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Carbon dioxide is usually seen as a waste product, the end point of combustion and a problem on a global scale. Now, researcher in China and Japan have found a way to photocatalytically reduce the gas to hydrocarbons. Strontium titanate (STO) and titania have been tested as catalysts for the reduction of CO2 previously. Now, a paper published in Angewandte Chemie outlines how arrays of coaxially aligned STO/titania nanotubes loaded with gold-copper alloy nanoparticles can utilize hydrazine hydrate as a hydrogen source to generate carbon monoxide and thence methane and other hydrocarbons from CO2 under sunlight.

An international team has used nuclear magnetic resonance spectroscopy (NMR) to identify whether or not coffee beans have been adulterated or contaminated with coffee beans from other regions, this showing how useful an analytical tool it can be in the fight against food fraud in a high-value market. Specifically, the team used proton NMR and a trained expert system to demonstrate that they can differentiate with 100% precision between Arabica coffees from different South American and Central American countries. The high-quality fingerprinting technique avoids the deuterated solvents required of other techniques and the analysis could be readily automated; a first in coffee extract analysis, the team reports in the journal Food Chemistry.

Michael Arnold, Padma Gopalan and colleagues at the University of Wisconsin-Madison have reported the highest-performing carbon nanotube transistors and suggest that these devices might pave the way not only to flexible electronic gadgets but to that ever-elusive goal, longer battery life. Writing in the journal ACS Nano, the team describes transistors that have an on-off ratio a thousand times better than any previously demonstrated nanotube device and also one hundred times better conductance. "Carbon nanotubes are very strong and very flexible, so they could also be used to make flexible displays and electronics that can stretch and bend, allowing you to integrate electronics into new places like clothing," explains Arnold. "The advance enables new types of electronics that aren't possible with the more brittle materials manufacturers are currently using."

The deceived wisdom that glass is a very slow-moving liquid has persisted for many years. Finally, researchers at the University of Bristol in the UK and the University of Kyoto, Japan, have combined computer simulation and information theory, to show that silica glass is in fact solid. When looked at under the microscope, it appears glass never truly solidifies but keeps flowing, albeit extremely slowly -- so slowly, in fact, that it would take over 10 million years for a window pane to flow perceptibly, despite that deceived wisdom about medieval window panes being thicker at the bottom! "We found that the size of the solid regions of icosahedra would grow until eventually there would be no more liquid regions and so the glass should be a true solid," explains team member Paddy Royall.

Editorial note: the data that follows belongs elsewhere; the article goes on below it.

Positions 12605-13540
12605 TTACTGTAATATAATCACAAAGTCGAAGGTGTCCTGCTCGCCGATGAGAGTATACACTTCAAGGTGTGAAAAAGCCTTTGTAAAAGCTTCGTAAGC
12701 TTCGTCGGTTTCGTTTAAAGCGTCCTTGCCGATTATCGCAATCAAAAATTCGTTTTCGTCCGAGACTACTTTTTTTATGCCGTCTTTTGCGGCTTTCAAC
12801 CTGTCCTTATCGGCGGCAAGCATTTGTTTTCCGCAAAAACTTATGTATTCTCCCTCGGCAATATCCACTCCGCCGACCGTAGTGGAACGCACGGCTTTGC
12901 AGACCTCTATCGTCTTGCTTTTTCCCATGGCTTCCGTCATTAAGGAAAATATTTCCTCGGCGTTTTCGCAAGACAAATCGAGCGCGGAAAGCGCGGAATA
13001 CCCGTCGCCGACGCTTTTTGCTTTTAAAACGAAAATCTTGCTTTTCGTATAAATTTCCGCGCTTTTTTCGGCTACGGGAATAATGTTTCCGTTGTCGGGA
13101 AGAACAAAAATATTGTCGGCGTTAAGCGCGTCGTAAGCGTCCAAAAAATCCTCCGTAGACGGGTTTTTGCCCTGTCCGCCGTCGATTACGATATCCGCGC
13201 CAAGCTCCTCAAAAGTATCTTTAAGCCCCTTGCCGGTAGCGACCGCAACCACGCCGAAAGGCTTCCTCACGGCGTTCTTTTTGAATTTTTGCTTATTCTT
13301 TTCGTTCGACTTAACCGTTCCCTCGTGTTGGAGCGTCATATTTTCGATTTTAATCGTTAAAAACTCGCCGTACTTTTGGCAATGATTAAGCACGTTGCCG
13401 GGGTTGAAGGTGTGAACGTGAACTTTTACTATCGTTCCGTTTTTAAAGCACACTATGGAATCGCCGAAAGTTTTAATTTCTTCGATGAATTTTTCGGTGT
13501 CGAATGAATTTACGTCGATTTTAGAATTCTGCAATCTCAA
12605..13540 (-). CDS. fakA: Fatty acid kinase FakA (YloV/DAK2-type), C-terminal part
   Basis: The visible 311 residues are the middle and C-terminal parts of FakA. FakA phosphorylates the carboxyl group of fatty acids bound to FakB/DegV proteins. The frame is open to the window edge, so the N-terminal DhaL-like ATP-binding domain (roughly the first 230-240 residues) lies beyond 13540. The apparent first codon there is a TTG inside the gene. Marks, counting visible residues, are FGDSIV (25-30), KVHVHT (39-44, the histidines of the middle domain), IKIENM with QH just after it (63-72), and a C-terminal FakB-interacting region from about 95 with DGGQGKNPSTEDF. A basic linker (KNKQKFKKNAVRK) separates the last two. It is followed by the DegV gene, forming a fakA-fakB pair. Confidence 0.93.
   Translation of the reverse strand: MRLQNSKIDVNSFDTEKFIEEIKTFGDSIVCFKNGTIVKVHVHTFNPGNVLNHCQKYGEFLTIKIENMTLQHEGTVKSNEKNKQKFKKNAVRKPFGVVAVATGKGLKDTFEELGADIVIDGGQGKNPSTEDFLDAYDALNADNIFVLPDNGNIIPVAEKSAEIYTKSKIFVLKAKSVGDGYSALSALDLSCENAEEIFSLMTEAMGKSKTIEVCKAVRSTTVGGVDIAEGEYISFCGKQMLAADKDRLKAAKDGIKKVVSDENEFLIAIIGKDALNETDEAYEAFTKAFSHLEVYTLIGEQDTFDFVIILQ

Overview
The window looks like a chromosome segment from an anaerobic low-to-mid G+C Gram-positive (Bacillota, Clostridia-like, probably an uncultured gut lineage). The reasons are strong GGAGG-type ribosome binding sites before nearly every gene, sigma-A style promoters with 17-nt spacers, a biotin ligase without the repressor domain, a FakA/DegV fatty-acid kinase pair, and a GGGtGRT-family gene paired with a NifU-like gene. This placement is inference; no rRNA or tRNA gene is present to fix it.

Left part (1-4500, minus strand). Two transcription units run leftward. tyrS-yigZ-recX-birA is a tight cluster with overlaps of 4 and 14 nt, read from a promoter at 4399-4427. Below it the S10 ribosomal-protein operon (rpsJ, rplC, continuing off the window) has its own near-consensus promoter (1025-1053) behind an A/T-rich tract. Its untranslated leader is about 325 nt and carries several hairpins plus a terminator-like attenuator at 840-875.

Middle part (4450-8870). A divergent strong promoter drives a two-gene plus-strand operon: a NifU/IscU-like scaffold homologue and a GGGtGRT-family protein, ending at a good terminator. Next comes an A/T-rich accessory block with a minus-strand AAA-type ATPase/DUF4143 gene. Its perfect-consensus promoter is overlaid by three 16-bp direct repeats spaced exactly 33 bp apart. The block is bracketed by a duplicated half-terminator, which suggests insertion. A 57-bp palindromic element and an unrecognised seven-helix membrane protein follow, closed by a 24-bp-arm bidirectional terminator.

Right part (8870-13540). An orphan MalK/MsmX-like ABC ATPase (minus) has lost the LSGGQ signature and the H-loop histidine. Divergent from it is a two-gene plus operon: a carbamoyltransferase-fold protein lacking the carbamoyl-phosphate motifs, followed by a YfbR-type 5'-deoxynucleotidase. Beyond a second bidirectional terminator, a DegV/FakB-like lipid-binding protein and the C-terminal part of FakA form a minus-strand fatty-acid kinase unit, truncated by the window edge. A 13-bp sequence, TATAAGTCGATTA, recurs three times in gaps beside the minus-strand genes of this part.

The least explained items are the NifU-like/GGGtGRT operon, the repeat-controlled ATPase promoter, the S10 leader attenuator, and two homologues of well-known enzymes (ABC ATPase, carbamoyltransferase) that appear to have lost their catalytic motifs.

Researchers at the University of California Los Angeles have demonstrated how the neuropeptide hormone if administered early in the lives of laboratory mice with autism spectrum disorder, ASD, can behave socially in the same was as non-ASD controls. "The oxytocin system is a key mediator of social behavior in mammals, including humans, for maternal behavior, mother-infant bonding, and social memory," explains Daniel Geschwind. He and colleagues previously developed a mouse model for ASD by knocking out the CNTNAP2 gene (contactin-associated protein-like 2), which plays an important role in the parts of the brain responsible for language and speech. Using this model the team found that the effects of early administration of oxytocin persisted into adolescence and adulthood in the mice. The researchers provide details in the journal Science Translational Medicine, which may one day offer hope of a treatment for this aspect of ASD.

Stephen Buchwald, the Camille Dreyfus Professor of Chemistry at the Massachusetts Institute of Technology is the 2015 recipient of the BBVA Foundation Frontiers of Knowledge Award in Basic Sciences. The award was given in recognition of his "development of catalytic routes based on palladium and copper to construct carbon-nitrogen and carbon-carbon bonds." Such catalysts have a large impact on the efficient synthesis of pharmaceuticals and agrochemicals. The award comes with a €400 000 (more than $450 000) prize.